In order to use Social Media Marketing to its best benefit, it is important to understand who travels which paths, and why. Websites are like billboards or storefronts – static portals which recreate a sense of permanence in the Virtual World, and can act as sources of information and as retail hubs. Blogs have taken the place of topic driven channels and publications in that they disseminate specialized information and provide an opportunity for discourse (aka feedback). Online groups and communities (which include GoodReads, Pinterest, Facebook Friend Pages and more) create “places” for like-minded individuals to connect and engage in an exchange of ideas. Facebook Fan & Event Pages have essentially replaced what we old school marketers used to call “brochures” and “flyers”. These are all useful marketing tools when targeted toward your unique audience. The bottom line, dear author? Figure out which of these “places” are where people go to learn about BOOKS, specifically the kind of books YOU write, and focus your efforts there.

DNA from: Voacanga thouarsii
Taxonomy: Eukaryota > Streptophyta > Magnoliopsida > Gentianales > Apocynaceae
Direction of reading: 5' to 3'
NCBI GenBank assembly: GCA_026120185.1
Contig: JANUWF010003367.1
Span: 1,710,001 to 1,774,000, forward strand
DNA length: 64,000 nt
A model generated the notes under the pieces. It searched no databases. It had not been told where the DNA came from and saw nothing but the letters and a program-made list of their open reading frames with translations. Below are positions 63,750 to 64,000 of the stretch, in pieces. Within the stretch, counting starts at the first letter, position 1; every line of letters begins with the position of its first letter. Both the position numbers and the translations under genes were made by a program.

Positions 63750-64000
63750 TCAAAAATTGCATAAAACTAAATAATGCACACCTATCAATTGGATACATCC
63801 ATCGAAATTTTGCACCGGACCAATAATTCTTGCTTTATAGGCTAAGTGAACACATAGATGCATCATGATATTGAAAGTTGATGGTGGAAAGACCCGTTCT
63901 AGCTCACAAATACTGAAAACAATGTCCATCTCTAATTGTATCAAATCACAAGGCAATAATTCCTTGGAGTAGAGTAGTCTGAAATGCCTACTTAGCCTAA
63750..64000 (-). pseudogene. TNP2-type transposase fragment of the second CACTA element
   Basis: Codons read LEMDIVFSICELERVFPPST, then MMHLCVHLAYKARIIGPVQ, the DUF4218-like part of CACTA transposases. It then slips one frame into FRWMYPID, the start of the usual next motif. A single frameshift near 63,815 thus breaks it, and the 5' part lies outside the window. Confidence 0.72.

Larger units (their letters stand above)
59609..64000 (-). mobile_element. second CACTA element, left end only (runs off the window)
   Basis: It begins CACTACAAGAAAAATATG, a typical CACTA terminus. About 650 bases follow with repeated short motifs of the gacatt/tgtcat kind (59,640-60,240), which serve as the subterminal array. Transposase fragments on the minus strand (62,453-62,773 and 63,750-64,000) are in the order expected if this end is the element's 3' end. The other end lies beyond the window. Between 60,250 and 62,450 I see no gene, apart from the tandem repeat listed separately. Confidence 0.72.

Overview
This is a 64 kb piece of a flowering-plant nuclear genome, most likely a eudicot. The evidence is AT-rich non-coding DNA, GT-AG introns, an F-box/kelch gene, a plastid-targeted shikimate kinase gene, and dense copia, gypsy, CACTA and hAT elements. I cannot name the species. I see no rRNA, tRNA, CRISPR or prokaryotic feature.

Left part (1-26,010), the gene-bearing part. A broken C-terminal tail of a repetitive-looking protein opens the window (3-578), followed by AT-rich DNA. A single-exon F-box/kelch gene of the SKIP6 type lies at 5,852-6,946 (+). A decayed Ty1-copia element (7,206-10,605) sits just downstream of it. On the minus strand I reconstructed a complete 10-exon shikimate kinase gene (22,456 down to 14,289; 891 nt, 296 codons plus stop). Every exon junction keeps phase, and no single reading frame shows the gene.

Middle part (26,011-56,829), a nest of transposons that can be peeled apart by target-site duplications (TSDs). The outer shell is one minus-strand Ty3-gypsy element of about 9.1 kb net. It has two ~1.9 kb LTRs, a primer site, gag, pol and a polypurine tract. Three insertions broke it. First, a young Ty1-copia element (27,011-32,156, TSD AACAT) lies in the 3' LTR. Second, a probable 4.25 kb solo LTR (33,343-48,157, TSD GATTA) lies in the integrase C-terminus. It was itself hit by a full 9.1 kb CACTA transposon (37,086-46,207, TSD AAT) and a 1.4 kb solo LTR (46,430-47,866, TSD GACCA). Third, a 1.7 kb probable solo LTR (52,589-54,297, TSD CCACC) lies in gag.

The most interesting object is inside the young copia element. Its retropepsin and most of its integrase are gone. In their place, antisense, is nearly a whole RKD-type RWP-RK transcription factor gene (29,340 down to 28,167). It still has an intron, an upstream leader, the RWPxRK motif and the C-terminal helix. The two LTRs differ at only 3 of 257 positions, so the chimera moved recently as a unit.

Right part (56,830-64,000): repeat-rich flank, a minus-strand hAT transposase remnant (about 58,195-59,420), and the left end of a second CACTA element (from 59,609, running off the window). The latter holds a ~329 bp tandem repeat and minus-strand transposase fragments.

But What about Twitter?
I’m just going to straight up say what we all already suspect but don’t want to admit. Twitter isn’t really good for anything except creating a giant echo chamber for the sound of your own voice. Twitter is, at its essence, a soapbox. It is a platform that anybody can use but isn’t really effective unless you are a Very Important Person (like a politician or celebrity, or maybe a Best Selling Author) who ALREADY has gazillions of fans just dying to know what you had for lunch. Twitter MIGHT be a conversational hub, if you have the attention span of a gnat. What it definitely is NOT is a results-oriented marketing venue. At its best, Twitter is a real-time information stream that just may, if you are paying attention to the right person at the right moment, tell you something interesting or useful. Kinda like radio advertising.
Having lots of followers on Twitter does not mean lots of people are paying attention to you.